Lesson 5 -- second quarter 2001
April 1, 2001
© Copyright 2001, Christian Light Publications
The early church was human.
Many Christians in our day seem to put the early church on a pedestal. So do I. We imagine the early church as being the epitome of what God had in mind for His people in the New Testament. We tend to think that if our congregation could be like the early church (at least in spirit), then we would have the almost-perfect church. We want to know the specifics of what they believed and practiced so that we might emulate that in our age. We have this disposition to believe that if the early church said so, it must be so. The early church was it, you know. After all, they were the closest historically and geographically to the Master and His Apostles. They had and lived the truth!
Please do not misunderstand. I am not mocking that view and neither am I belittling the maturity and significance of the early church. However, we must never forget that these believers had every bit as much humanity in them as we do. They lived in the flesh just as much as we do. Notice two excerpts from Acts 6.
"There arose a murmuring." How do you respond when something irritates, offends or otherwise bothers you? Murmuring, whispering, complaining and sniping came just as easily to humans in the early church as they come to humans in our churches today! And that manifestation of the flesh is wrong. Reject it in your life. Begin by dying to self. Then find positive, godly ways of dealing with the problem you see. Work directly with those you perceive to be causing the problem; you'll get to a solution much more quickly that way than talking behind their backs.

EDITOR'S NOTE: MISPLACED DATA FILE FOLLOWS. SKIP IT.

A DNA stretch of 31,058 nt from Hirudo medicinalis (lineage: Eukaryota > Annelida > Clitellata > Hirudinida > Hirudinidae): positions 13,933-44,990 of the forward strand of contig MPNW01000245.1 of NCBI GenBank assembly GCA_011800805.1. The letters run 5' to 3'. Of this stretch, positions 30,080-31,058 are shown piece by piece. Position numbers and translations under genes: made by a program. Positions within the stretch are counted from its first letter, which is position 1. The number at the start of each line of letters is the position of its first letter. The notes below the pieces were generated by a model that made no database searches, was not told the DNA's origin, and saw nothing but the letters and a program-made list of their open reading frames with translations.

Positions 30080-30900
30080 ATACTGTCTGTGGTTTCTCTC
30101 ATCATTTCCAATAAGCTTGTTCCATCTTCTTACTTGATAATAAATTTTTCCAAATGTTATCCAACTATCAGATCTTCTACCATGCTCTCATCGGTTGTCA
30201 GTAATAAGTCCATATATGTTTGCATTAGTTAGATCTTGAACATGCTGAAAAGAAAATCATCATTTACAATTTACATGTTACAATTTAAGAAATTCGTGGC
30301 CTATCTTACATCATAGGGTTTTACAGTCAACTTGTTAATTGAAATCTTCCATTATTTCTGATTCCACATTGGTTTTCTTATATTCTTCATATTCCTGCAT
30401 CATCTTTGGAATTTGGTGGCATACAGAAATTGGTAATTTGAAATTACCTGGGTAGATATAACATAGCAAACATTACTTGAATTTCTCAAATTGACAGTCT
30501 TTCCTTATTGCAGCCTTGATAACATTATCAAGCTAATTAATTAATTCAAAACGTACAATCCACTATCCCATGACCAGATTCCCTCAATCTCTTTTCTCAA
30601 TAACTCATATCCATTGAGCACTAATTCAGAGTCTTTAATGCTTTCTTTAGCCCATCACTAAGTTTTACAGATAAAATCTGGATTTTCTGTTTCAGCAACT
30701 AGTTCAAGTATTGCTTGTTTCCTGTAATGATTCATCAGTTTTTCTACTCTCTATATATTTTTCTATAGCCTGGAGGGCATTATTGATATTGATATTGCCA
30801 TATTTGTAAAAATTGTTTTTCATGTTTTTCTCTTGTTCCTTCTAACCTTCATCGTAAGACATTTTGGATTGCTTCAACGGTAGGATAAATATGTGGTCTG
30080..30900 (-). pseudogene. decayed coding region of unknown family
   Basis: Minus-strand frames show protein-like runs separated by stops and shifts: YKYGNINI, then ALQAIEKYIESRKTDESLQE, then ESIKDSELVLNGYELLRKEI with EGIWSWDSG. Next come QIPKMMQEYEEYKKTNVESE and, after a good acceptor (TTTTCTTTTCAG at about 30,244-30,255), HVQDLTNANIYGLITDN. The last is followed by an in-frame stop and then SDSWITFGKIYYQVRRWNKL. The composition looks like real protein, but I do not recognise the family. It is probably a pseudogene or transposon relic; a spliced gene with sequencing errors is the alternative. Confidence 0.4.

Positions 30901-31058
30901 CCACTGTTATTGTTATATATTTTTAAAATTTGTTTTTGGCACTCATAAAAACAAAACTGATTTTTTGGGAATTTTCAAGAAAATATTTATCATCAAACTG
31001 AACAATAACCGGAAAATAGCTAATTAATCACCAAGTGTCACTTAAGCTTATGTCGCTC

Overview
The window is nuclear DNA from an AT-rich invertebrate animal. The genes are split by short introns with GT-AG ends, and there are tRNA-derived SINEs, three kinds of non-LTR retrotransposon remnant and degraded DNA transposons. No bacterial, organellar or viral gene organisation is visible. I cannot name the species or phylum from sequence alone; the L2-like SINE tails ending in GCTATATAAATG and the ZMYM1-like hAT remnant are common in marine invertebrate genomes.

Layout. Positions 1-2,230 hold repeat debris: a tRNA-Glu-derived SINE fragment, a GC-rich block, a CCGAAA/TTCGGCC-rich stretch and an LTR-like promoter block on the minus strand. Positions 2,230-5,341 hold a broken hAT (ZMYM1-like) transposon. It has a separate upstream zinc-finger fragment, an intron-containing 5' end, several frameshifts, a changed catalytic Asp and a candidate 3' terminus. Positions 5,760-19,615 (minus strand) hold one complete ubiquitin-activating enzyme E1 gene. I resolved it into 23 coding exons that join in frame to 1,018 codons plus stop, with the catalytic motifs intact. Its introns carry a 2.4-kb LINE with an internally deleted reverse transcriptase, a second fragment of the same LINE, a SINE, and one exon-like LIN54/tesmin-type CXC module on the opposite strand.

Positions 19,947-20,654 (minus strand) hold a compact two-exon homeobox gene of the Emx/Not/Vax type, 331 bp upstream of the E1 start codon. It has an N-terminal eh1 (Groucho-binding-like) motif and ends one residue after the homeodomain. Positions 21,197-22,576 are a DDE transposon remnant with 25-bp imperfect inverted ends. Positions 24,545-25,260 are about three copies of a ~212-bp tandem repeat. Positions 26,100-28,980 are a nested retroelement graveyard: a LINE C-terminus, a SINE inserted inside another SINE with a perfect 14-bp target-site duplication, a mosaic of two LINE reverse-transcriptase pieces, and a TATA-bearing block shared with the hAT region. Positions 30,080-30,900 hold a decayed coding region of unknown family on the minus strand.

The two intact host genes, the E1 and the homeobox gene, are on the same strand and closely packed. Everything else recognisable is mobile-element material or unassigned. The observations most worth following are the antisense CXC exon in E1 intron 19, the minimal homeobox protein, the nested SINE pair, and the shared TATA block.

"Their widows were neglected." Some things just don't get done. There will be times when people who deserve it will not get the attention and assistance they need...because someone else is getting it. What assumptions we draw from such happenings reveal a lot of what we have in our hearts. In this particular case, it seems the Grecians assumed their widows were being deliberately neglected, perhaps even because of a bias in favor of the Jews. When things (seem to) go against you or yours, to whom do you give the benefit of the doubt? To what conclusions do you leap? How we need to die to self! How we need to grow in charity and brotherhood!
Huh? Me? Serve tables?!
From the far-removed vantage point of the year 2000, I think it would have been a tremendous honor to have been one of those chosen seven. Imagine the Apostles saying, "Look ye out among you seven men" (Acts 6:3), and having a bunch of people think of you right away. Wow! But I wonder what I would think of being asked to be a server at one of our congregation's fellowship meals.
Actually, I don't wonder. I already know. The answer lies in the fact that I usually don't even think of going down to the kitchen or eating area to help out. I may not consciously think that I'm too something-or-other to serve tables, but I certainly live it. How about you?
For what would you die?
So Stephen said or did something that led to his death. Did you ever wonder if he had to make that much of an issue of it? How easily we pamper ourselves and water down our message sometimes! Do we believe anything worth dying for?
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